This may imply that Category 1 is for ‘more potent carcinogens’ and by default Category 2 is for ‘less potent carcinogens’. The concept that Category 2 should be for ‘less potent carcinogens’ is also indirectly implied in the guidance for consideration of malignant and benign tumours: “In general, if a substance involves a treatment related increase in tumours then it will meet the criteria for classification as a carcinogen. If the substance has been shown to cause malignant tumours this will usually constitute sufficient evidence of carcinogenicity supporting Category 1B. The induction of only benign tumours usually provides a lower strength of evidence for carcinogenicity than the induction of malignant tumours and will usually support Category 2”.
This clearly shows the problem of level 1 hazard codification which cannot accommodate the ‘important differences among the carcinogens’ which is stated in the EU CLP Guidance. The guidance also makes the point that “in stochastic phenomena the incidence but not severity increases with dose, whereas in threshold toxicity both incidence and severity usually increase with dose”. The induction of cancer can be both stochastic and threshold depending on the mode of action (US EPA 2005 Cancer Guidelines; Wolf et al. 2019). As such, both severity and incidence can increase with dose, and for some carcinogens, it is possible to identify exposure levels below which there is no toxicological concern. This underlines that Level 1 hazard codification is not scientifically justifiable nor appropriate for use to address carcinogenicity potential.
The EU (ECHA 2017) acknowledges the problem created by the Level 1 codification for carcinogenicity in the way limits are created for the presence of categorised chemicals in commercial preparations. The guidance contains provisions for what are called Specific Concentration Limits; these set out the maximum concentration of a substance which can be used in a product based on its classification. The more severe the category, the lower the Specific Concentration Limits. This works for Level 2 hazard codifications which take into account severity and potency. Lower limits are set for the more potent substances. However, Level 1 codification hazard categories cause problems, because the potency is not reflected in the category.
This was addressed by an expert working group (EC 1999) which pointed out the following: “However, the general classification system for carcinogens does not take into account the wide range of carcinogenic potency that can be observed both in human epidemiological studies and in animal experiments. As well as the need for a system to reflect this wide range of carcinogen potencies, there are examples of carcinogens where the question of potency as such is of particular concern.”
“In some cases, it is the high potency of the substances such as dimethylsulfate and hexylmethylphosphoramide or impurities such as TCDD and certain nitrosamines which gives rise to concern and it is possible that a general limit of 0.1% does not adequately express the hazard. In other cases, substances may be classified as carcinogens although relatively high doses are needed to induce tumours. In such cases the general limit may not adequately express the hazard of a preparation containing such substances, this time by over-estimating the carcinogenicity of the preparation. Other intrinsic properties of chemical carcinogens may contribute to overall concern, such as the induction of tumours after a very short latency period, or the occurrence of tumours in many different tissue sites. This may be addressed by assigning lower specific concentration limits for such substances, if not addressed directly by the classification.”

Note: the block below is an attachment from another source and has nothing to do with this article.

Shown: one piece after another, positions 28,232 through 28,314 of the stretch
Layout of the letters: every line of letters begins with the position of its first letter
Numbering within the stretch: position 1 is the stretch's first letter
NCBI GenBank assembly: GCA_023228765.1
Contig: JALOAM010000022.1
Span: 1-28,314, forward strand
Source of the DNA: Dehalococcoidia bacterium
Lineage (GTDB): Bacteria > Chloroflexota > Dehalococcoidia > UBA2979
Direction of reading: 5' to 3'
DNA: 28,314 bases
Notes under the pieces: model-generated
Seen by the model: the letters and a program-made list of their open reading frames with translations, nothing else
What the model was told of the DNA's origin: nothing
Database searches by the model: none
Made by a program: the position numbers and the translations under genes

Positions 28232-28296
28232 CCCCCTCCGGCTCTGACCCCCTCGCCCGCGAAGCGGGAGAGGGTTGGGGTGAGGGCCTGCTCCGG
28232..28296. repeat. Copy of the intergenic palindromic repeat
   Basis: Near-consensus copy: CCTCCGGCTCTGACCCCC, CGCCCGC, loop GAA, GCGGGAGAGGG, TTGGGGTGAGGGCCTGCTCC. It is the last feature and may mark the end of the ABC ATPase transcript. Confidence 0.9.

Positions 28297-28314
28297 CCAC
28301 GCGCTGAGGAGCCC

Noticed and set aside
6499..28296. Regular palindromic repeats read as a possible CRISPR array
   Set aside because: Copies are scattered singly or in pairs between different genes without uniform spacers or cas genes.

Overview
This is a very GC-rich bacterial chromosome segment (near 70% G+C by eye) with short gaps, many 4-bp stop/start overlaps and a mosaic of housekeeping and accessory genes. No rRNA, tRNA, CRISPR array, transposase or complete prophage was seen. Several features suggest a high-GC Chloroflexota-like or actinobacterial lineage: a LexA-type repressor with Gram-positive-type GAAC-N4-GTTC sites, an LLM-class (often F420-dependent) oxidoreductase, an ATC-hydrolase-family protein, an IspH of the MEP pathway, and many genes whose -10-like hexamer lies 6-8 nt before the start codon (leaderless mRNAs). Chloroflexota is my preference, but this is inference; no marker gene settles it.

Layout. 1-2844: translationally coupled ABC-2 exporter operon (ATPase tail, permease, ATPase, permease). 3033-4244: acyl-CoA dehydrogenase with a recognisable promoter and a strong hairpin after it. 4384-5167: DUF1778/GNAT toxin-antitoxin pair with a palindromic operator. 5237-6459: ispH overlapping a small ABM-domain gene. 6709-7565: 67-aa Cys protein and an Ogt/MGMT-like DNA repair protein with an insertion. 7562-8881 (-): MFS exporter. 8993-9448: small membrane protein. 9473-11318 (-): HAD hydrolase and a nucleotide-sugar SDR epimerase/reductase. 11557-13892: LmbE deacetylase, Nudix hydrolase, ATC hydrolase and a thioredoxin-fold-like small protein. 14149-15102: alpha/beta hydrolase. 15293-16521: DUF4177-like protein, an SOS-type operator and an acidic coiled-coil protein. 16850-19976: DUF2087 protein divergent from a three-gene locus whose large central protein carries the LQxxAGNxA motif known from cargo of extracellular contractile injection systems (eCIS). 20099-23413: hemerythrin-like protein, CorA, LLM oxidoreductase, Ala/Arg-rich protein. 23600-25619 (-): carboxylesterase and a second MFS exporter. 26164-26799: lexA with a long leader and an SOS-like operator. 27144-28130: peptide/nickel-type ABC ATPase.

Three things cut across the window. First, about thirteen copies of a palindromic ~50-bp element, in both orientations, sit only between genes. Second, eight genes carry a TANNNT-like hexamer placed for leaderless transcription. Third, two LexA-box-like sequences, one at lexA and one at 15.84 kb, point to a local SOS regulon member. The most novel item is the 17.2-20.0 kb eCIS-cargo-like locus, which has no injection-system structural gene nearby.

The expert working group (EC 1999) pointed out the limitations of the Level 1 hazard codification system and went about developing a Level 2 hazard codification scheme. They reviewed the measures of potency which have been used and decided on the T25 value as it can be calculated in most cases. They used it to place substances classified as a carcinogen into ranges that define potency.
Carcinogens of high potency: T25 value < 1 mg/kg bodyweight/day.
Carcinogens of medium potency: 1 mg/kg bodyweight/day < T25 value < 100 mg/kg bodyweight/day.
Carcinogens of low potency: T25 value > 100 mg/kg bodyweight/day.
The leading principle used for deriving the 1 and 100 mg/kg bodyweight/day limits was the distribution of values in the database from Gold et al. (1989) with the majority of carcinogens falling into the medium potency range.
The expert group then went on to define modifying factors that could affect the level of concern including the dose–response curve, the site/species/sex incidence of tumours, mode of action including genotoxicity, and human relevance. They describe how these factors can be used to modify the initial categorisation based on potency. For instance, a genotoxic mode of action would indicate movement to a higher potency group. Lack of human relevance would indicate movement to a lower potency group. Overall, they described a process to assign chemicals that have been shown to cause cancer to one of three categories based on potency and severity; in other words, they describe a Level 2 hazard codification scheme. At present, the Level 2 hazard codification scheme is only used to set Specific Concentration Limits, but it represents a ready-made solution to the problems caused by the Level 1 hazard codification GHS/EU classification scheme.
Reproductive and developmental toxicity